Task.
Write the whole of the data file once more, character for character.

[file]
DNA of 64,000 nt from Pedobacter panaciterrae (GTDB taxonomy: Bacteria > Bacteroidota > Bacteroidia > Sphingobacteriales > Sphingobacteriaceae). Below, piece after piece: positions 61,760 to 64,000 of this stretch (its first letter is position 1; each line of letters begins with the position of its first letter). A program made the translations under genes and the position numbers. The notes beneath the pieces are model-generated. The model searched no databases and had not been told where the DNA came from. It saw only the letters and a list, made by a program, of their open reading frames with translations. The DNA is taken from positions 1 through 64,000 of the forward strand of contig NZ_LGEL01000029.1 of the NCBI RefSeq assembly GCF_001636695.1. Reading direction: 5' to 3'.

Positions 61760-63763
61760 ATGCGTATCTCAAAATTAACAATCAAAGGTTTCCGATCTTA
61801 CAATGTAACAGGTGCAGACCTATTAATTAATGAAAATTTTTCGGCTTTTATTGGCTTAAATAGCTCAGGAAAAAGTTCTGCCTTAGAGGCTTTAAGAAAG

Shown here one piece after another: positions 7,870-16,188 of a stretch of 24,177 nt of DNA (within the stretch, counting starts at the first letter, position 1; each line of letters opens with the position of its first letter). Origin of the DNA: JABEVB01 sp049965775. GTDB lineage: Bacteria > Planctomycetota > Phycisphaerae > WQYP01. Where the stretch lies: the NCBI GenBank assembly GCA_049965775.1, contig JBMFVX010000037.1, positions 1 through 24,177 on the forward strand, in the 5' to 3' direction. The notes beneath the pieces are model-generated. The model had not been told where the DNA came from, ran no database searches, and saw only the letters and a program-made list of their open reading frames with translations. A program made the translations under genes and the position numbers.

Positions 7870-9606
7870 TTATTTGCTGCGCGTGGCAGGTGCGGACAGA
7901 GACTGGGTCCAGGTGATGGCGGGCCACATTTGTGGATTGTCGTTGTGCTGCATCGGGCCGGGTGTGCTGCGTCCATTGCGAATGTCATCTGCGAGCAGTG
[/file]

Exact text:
DNA of 64,000 nt from Pedobacter panaciterrae (GTDB taxonomy: Bacteria > Bacteroidota > Bacteroidia > Sphingobacteriales > Sphingobacteriaceae). Below, piece after piece: positions 61,760 to 64,000 of this stretch (its first letter is position 1; each line of letters begins with the position of its first letter). A program made the translations under genes and the position numbers. The notes beneath the pieces are model-generated. The model searched no databases and had not been told where the DNA came from. It saw only the letters and a list, made by a program, of their open reading frames with translations. The DNA is taken from positions 1 through 64,000 of the forward strand of contig NZ_LGEL01000029.1 of the NCBI RefSeq assembly GCF_001636695.1. Reading direction: 5' to 3'.

Positions 61760-63763
61760 ATGCGTATCTCAAAATTAACAATCAAAGGTTTCCGATCTTA
61801 CAATGTAACAGGTGCAGACCTATTAATTAATGAAAATTTTTCGGCTTTTATTGGCTTAAATAGCTCAGGAAAAAGTTCTGCCTTAGAGGCTTTAAGAAAG

Shown here one piece after another: positions 7,870-16,188 of a stretch of 24,177 nt of DNA (within the stretch, counting starts at the first letter, position 1; each line of letters opens with the position of its first letter). Origin of the DNA: JABEVB01 sp049965775. GTDB lineage: Bacteria > Planctomycetota > Phycisphaerae > WQYP01. Where the stretch lies: the NCBI GenBank assembly GCA_049965775.1, contig JBMFVX010000037.1, positions 1 through 24,177 on the forward strand, in the 5' to 3' direction. The notes beneath the pieces are model-generated. The model had not been told where the DNA came from, ran no database searches, and saw only the letters and a program-made list of their open reading frames with translations. A program made the translations under genes and the position numbers.

Positions 7870-9606
7870 TTATTTGCTGCGCGTGGCAGGTGCGGACAGA
7901 GACTGGGTCCAGGTGATGGCGGGCCACATTTGTGGATTGTCGTTGTGCTGCATCGGGCCGGGTGTGCTGCGTCCATTGCGAATGTCATCTGCGAGCAGTG